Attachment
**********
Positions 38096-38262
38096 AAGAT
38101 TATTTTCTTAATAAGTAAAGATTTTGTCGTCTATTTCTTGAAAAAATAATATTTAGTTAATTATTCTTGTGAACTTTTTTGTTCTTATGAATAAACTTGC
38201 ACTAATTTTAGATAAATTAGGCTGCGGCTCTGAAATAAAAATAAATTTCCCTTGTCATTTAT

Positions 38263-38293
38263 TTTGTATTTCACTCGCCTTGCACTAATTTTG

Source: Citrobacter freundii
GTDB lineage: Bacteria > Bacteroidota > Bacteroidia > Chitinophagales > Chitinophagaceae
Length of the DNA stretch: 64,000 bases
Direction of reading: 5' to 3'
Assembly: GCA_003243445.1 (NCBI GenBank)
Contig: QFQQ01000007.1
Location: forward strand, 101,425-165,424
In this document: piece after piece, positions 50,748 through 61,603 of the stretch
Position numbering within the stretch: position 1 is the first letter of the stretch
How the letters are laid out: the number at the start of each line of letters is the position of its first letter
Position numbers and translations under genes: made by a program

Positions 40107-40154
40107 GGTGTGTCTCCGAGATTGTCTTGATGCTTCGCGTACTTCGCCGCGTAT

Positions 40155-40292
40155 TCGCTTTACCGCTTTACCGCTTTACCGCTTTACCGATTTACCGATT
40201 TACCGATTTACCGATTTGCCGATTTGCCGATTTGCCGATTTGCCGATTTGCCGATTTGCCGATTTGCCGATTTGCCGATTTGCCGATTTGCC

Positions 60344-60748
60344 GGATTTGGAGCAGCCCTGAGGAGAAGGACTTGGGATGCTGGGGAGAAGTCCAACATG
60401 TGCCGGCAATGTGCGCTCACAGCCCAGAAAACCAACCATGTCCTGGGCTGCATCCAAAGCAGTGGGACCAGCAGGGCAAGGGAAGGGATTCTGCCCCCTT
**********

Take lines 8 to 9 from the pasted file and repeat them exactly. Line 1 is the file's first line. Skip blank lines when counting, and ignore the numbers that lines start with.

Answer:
GTDB lineage: Bacteria > Bacteroidota > Bacteroidia > Chitinophagales > Chitinophagaceae
Length of the DNA stretch: 64,000 bases